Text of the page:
Why do Germans have to go to Switzerland to have their teeth pulled?
Because they are not allowed to open their mouths in Germany.
This joke went international across the northern hemisphere in the 1940s. Germans whispered it to trusted friends. Anti-Hitler organisations in European countries not yet occupied collected it and published it in anthologies. This version was repeated in an American high school and collected by the Rumor Control Project of the Office of War Information (OWI).
In Germany, jokes like that could get you arrested by the Gestapo for Miesmacherei. Complaining was illegal in Hitler's Germany. The consequences in the US were far less serious – although your remark could end up on an index card and reported by a diligent volunteer. The Rumor Control Project caused some unease, even among its volunteers, and generated a lot of paper. That paper has ended up in the care of the Library of Congress, so we get to read it and make up our own minds. We also get to find out what the person on the street was saying about the war. Some of it might surprise you.
Why Collect Rumours?
The US government in wartime was concerned about rumour-mongering. The Office of War Information was, first of all, worried about the spread of misinformation that might hurt morale among workers and military personnel. They also needed to track the spread of possibly accurate information that might fall into the hands of enemy spies. Films like this Private Snafu cartoon alerted soldiers, sailors, and airmen to the dangers of spreading 'latrine rumours'. But what to do about civilians in a democracy?
The OWI was established in 1942. Their brief, according to the Library of Congress, was to 'promote an informed and intelligent understanding of the status and progress of the war effort, war policies, activities, and aims of the United States government.' The OWI set up the Rumor Control Project, which ran from 1942 to 1943, to collect information about rumours and to brainstorm ways to combat them. It also used the press to 'get out the word' about avoiding the spread of rumours. In addition, it ran 'rumour clinics' to inform the public about the dangers of rumours. They even produced films for public consumption, like MGM's Mr Blabbermouth.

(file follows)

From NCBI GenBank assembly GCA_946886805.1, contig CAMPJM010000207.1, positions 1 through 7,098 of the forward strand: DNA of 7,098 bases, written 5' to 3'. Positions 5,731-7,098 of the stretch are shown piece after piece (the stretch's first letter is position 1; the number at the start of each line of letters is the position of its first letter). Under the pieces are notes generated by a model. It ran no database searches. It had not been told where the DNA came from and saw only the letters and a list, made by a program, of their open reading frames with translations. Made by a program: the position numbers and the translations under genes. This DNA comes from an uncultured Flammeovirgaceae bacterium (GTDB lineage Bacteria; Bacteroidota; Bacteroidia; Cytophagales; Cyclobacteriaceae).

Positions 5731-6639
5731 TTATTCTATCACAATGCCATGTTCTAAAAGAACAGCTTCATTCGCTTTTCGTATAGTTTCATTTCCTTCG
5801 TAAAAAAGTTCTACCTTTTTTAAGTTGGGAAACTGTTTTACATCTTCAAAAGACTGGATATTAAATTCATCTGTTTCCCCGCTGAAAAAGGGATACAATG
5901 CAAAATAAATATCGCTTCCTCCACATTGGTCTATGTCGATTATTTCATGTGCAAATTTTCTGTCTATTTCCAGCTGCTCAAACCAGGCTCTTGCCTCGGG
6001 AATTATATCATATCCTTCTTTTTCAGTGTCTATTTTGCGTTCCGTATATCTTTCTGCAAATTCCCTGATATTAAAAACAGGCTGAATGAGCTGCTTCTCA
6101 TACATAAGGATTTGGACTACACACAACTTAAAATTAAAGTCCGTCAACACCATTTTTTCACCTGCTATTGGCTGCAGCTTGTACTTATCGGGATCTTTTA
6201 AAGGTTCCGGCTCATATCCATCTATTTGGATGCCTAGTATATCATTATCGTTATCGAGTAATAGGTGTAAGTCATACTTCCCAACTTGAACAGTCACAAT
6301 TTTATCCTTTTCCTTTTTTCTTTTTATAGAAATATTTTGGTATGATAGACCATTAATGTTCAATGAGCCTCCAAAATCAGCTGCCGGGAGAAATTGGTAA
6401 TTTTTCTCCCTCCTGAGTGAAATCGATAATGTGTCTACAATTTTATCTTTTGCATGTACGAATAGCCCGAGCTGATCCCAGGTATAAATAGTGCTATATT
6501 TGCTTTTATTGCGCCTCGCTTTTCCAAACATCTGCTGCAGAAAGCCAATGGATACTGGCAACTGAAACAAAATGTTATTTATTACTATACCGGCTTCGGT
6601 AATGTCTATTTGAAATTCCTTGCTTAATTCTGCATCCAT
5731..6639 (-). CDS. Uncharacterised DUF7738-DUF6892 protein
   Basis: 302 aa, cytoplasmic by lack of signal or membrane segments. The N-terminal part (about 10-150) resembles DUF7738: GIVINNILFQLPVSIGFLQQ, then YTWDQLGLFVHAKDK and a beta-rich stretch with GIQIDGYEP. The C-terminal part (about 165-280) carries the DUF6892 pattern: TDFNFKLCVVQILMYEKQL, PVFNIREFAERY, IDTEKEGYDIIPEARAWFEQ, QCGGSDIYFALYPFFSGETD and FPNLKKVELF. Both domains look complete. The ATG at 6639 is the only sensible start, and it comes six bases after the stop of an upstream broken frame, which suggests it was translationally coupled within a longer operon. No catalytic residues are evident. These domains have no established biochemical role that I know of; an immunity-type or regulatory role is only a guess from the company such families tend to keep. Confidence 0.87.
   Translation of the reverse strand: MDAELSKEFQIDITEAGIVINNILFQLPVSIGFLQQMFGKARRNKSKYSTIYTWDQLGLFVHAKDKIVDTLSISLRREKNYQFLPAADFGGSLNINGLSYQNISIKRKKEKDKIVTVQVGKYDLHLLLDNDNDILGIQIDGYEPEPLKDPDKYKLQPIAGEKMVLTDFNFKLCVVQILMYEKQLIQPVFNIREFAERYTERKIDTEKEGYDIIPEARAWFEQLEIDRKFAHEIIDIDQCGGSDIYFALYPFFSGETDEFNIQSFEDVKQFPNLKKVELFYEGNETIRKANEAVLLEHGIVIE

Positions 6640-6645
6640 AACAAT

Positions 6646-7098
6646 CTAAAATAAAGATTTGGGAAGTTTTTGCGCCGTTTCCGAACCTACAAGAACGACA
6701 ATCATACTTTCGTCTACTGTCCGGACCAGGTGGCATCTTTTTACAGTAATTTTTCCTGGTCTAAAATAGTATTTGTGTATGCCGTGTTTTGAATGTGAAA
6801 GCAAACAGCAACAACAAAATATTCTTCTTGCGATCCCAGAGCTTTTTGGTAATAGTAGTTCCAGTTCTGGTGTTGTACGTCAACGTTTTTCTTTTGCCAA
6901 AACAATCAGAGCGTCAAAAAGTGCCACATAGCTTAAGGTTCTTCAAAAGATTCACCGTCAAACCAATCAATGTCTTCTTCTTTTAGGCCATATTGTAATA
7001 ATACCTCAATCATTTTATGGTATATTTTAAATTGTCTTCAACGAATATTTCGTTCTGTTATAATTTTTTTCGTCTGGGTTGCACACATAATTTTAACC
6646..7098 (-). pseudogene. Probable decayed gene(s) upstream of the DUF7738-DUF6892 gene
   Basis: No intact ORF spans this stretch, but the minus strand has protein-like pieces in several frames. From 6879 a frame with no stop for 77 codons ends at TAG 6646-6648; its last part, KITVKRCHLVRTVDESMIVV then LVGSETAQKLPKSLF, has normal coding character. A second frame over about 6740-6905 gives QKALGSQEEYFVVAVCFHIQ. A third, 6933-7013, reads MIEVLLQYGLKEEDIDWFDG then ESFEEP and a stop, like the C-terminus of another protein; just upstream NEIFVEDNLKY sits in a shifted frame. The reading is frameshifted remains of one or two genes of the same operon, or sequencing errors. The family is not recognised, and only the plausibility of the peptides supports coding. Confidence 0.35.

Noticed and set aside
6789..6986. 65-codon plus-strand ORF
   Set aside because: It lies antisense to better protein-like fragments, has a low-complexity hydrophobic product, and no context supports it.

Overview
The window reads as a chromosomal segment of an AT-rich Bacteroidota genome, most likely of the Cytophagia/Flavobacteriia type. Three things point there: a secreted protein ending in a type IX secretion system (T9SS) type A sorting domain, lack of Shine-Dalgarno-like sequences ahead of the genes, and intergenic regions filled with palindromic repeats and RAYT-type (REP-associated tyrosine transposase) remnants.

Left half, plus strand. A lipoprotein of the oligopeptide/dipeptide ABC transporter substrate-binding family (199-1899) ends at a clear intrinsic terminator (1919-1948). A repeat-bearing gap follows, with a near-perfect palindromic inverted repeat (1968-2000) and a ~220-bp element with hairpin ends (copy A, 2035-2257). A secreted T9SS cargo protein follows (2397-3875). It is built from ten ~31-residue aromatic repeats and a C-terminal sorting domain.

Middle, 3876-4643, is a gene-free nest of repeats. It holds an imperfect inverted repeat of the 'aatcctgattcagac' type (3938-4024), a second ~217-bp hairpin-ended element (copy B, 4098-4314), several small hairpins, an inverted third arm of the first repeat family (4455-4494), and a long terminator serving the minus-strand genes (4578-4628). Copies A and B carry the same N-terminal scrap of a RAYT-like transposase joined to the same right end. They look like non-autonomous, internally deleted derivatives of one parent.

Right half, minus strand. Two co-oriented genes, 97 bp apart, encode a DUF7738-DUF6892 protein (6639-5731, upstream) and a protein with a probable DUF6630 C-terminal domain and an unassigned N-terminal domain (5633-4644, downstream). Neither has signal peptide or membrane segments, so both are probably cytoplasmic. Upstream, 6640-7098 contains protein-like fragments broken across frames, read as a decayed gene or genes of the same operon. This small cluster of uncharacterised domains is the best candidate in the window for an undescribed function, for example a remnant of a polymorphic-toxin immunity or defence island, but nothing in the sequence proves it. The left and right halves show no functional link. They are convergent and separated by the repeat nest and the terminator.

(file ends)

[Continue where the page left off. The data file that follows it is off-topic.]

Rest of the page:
The OWI took this rumour business very seriously. How seriously? They made flow charts about rumours.
That's just one example: the Library of Congress has dozens, some quite arcane. The workers drafted – and critiqued – instructions for volunteer rumour investigators.
Here, the commentator has underlined the word 'Gestapo' and protested, 'You can't say that in a government document!'
Care was taken to recruit the right kind of rumour gatherers:
The good rumor reporter is one who has many social contacts. He should, however, be the sort of person who, either through occupation or temperament, is on the periphery rather than in the center of the group. A taxi driver represents an illustration of a person who is professionally in a good position. He can hear conversations without being expected to participate. He has opportunity for contact with many different people.
A look through the collection of reports suggests that barbers and beauty parlour operators turned out to be good rumour reporters, too. One beauty parlour operator in Minnesota cooperated in a one-week rumour sweep but became alarmed at the idea that her beauticians might go around boasting that they worked for the FBI. She also felt that it would be bad for business to get a reputation as a government spy. As a result, her supervisor had to write to his supervisor, requesting that the OWI not send her a thank-you note for her patriotic help.